|Founded||Dover-Foxcroft, Maine, U.S. (1984 )|
|Matt Gregory (Vice President, General Manager)|
|Products||Natural personal care products|
|Revenue||US$250 million (2006)|
Number of employees
Burt's Bees is an American personal care products company that markets its products internationally. The company is a subsidiary of Clorox that describes itself as an "Earth friendly, Natural Personal Care Company" making products for personal care, health, beauty, and personal hygiene. Its products are distributed globally.
Burt's Bees manufactures products with natural ingredients, using minimal processing, such as distillation/condensation, extraction/steamed distillation/pressure cooking, and hydrolysis, to maintain the purity of ingredients. In addition, every product has a "natural bar" which gives a percentage of natural ingredients in that product, often with detailed ingredient descriptions.
Originating in Maine in the 1980s, the business began when co-founder Roxanne Quimby started making candles from Burt Shavitz's leftover beeswax. This eventually led to the bottling and selling of honey by the two co-founders, a practice that slowly diminished as the company evolved as a corporation. Eventually, other products using honey and beeswax, including edible spreads and furniture polish, were sold, before a move into the personal care line. In late 2007, Clorox purchased Burt's Bees for $925 million USD.
Burt's Bees originated in Maine, in 1984, as a candle making partnership between Roxanne Quimby and Burt Shavitz. Shavitz had a honey business which provided the excess beeswax for the candles, and Quimby's focus on maintaining high quality helped to grow the business from an initial $200 at the Dover-Foxcroft Junior High School craft fair to $20,000 in sales by the end of its first year. The first headquarters was an abandoned one-room schoolhouse rented from a friend for $150 a year.
Burt's Bees increased production in 1989, after a New York boutique, Zona, ordered hundreds of their beeswax candles. Forty additional employees were hired and an abandoned bowling alley became their new manufacturing location. During this time, Quimby read one of Burt Shavitz's 19th-century books about bee-keeping, which included home-made personal care recipes, prompting Burt's Bees to enter into the personal care products industry.
1990s: Incorporation and diversification
In 1993, Quimby threatened to sue Shavitz over personal issues, which, essentially, forced Shavitz out of the company's operations. Burt's Bees changed its focus to exclusively personal care products. In 1995, the company moved its manufacturing operations into a 18,000-square-foot (1,700 m2) former garment factory in Creedmoor, North Carolina. Although Burt's Bees continued to focus on the "homemade" product theme, automated machines, such as a former cafeteria mixer from Duke University, were introduced to increase production. Chapel Hill was the site of the first Burt's Bees retail store, which offered 50 natural personal care products, and distribution had also reached the Japanese market.
In 1998, Burt's Bees was offering over 100 natural personal care products in 4,000 locations with sales in excess of $8 million. Distribution had reached national retailers, such as Whole Foods Market, and restaurant chains, such as Cracker Barrel. New product offerings branched into travel-sized skin care and hair care products. In 1999, with increasing demand and an increase in product offerings, including sugar and milk-based body lotions and bath products; Burt's Bees relocated to Durham among the many other enterprises located in the Research Triangle area of North Carolina. An eCommerce website was launched, increasiing distribution to a much larger, nationwide scale.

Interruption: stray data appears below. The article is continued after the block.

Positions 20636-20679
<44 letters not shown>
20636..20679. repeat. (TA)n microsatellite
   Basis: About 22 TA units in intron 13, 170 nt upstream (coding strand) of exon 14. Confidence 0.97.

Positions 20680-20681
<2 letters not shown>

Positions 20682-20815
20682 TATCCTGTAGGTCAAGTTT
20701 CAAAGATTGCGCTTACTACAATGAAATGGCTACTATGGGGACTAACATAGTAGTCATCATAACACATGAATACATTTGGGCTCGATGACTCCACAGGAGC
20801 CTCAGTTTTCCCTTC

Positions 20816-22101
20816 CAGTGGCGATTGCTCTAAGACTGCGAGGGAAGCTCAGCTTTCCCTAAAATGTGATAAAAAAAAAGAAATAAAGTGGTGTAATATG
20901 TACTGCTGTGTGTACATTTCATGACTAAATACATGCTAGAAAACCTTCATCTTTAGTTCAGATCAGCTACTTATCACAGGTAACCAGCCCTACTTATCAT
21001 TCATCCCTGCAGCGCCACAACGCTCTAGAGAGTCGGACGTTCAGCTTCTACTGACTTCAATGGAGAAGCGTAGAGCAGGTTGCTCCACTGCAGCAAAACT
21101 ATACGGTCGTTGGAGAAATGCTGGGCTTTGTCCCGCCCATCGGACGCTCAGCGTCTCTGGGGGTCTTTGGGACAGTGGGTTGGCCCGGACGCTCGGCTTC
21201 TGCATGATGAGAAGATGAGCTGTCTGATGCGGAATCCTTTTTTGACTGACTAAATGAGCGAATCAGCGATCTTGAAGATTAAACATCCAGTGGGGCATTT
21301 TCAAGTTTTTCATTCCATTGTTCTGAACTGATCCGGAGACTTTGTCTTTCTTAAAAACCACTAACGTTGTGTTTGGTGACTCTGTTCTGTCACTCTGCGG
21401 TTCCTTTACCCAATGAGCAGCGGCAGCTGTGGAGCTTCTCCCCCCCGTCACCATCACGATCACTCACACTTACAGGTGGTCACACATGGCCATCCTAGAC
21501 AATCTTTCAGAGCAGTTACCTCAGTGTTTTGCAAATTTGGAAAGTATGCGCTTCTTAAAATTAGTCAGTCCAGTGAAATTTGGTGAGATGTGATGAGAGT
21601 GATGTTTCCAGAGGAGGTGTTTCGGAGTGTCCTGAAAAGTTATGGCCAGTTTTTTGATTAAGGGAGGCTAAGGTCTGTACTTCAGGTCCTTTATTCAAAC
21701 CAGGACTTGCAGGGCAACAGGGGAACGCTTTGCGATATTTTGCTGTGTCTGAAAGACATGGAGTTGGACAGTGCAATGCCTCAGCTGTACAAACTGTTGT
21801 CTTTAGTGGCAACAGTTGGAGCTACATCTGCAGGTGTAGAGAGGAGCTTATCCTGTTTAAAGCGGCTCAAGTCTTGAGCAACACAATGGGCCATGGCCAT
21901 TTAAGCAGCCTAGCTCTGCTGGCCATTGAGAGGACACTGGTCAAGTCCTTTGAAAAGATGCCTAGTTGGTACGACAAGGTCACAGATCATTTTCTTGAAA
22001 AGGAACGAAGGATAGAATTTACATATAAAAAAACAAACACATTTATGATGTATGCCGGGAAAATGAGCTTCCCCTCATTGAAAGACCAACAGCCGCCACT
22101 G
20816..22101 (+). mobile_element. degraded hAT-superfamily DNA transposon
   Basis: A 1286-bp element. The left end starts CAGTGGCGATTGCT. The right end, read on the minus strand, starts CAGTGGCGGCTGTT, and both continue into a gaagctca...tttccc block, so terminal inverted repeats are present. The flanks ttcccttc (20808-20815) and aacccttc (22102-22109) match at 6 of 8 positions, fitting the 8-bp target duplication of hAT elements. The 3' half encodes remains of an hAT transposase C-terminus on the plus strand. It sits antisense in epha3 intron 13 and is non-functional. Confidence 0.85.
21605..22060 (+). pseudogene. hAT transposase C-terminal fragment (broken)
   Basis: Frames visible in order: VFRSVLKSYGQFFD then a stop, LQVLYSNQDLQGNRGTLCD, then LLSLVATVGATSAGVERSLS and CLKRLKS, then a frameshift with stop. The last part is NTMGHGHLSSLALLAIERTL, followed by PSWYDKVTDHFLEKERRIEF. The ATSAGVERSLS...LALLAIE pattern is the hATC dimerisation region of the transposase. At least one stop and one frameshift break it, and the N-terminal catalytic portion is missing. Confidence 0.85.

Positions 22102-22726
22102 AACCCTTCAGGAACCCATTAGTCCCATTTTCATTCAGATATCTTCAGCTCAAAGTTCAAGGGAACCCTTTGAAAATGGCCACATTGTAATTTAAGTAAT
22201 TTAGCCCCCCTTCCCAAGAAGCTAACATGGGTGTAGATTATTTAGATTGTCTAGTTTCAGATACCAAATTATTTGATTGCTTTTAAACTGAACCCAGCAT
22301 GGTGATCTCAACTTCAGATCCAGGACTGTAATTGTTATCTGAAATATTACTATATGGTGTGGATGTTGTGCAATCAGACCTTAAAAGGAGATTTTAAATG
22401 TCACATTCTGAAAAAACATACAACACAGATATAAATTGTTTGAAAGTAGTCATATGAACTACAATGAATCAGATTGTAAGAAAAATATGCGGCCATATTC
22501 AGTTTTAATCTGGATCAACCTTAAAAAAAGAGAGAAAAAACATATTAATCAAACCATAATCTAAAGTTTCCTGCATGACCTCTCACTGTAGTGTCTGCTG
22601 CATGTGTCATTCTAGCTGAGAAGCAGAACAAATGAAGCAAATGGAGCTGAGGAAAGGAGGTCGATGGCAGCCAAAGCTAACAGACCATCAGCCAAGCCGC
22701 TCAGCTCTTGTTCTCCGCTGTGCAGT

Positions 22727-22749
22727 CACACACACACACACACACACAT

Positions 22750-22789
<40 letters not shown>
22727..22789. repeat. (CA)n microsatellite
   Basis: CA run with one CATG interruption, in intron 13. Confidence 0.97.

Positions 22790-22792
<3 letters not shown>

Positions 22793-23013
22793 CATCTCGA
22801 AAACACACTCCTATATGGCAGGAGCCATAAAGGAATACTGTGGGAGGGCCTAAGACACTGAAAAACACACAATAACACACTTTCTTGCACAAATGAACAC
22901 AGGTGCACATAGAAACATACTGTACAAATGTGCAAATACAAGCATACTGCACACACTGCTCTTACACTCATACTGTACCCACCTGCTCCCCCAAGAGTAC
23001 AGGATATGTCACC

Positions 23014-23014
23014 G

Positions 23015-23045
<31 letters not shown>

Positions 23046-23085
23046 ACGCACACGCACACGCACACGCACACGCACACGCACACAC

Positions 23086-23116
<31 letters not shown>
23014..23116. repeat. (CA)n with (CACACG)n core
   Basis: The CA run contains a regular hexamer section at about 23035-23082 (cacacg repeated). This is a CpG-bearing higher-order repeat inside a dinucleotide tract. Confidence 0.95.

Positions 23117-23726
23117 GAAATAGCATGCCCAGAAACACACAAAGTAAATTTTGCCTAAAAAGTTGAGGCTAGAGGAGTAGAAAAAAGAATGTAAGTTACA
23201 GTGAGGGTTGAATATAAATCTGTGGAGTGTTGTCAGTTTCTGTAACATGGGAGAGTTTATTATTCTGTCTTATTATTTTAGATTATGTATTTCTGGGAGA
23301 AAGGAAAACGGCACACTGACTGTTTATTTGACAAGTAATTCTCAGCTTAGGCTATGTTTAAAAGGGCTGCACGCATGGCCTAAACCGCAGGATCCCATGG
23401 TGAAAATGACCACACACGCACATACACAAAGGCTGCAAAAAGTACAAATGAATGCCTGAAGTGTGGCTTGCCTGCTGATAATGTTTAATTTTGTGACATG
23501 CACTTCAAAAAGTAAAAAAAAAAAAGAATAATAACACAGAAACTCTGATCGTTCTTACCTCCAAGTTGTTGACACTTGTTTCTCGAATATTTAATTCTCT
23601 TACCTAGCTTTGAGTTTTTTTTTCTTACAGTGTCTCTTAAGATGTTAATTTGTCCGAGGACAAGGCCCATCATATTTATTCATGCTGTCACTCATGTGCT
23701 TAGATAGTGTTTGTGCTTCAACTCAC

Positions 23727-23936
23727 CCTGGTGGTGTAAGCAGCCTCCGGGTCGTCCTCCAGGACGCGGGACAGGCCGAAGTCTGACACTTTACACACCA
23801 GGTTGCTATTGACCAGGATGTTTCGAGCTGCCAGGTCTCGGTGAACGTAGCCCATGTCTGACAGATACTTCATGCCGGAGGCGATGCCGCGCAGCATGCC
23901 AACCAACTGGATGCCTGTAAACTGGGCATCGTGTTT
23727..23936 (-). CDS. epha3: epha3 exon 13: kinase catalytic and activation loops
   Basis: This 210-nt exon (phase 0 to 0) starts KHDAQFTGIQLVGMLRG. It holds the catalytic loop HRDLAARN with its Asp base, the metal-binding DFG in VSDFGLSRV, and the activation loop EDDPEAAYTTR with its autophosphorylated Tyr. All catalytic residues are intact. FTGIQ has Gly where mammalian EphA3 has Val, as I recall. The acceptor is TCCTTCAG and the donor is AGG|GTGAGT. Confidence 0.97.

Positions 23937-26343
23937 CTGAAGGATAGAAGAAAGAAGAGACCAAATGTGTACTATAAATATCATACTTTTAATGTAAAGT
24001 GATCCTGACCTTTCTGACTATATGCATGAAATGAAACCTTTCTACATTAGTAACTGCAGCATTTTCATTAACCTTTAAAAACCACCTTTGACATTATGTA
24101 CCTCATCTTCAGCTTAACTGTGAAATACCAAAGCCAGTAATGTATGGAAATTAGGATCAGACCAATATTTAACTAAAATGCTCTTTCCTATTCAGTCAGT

In 1999, Quimby bought out Shavitz's one-third stake in the company, in exchange for a house in Maine, valued at approximately $130,000.
2000-06: New products and AEA
During 2002 and 2003, Burt's Bees launched its first toothpaste, first shampoo, and its successful Baby Bee product line of infant personal care products. Co-founder Quimby also used company-earned profits to preserve 185,000 acres (750 km2) of forest land in Maine, marking the beginning of a relationship with The Nature Conservancy, an international organization engaged in environmental protection and conservation.
In 2004, private equity firm AEA Investors purchased 80% of Burt's Bees for $173,000,000 US, with co-founder Quimby retaining a 20% share, and a seat on the company board. Upon seeking compensation from Quimby, after the deal, Shavitz was paid $4 million.
2007–present: Clorox acquisition
As of 2007, the company manufactured over 197 products, which are distributed globally. In late 2007, Clorox acquired Burt's Bees for a reported sum of $925 million USD. The company subsequently released a statement to its customers.
In February 2011, Burt's Bees CEO (2006-2011) John Replogle left to become CEO and president of Seventh Generation Inc. In 2011, Nick Vlahos, a 15-year veteran of The Clorox Company, was named vice president and general manager of Burt's Bees, effective April 2011. In 2017, Nick Vlahos left Clorox and was named CEO of the Honest Company. By February 2014, the Clorox Company had increased "advertising and sales promotion spending for Burt’s Bees, particularly for its lip care lines." At the time, "Burt’s Bees sales [were] outpacing volume due to price increases." 
In 2017, Burt's Bees introduced a full cosmetics line, including products such as foundation, mascara, eye shadow, and blush.
As of March 2018, Burt's Bees lip balm had reached such a level of popularity that some reports claimed one tube of the lip balm was purchased every second.
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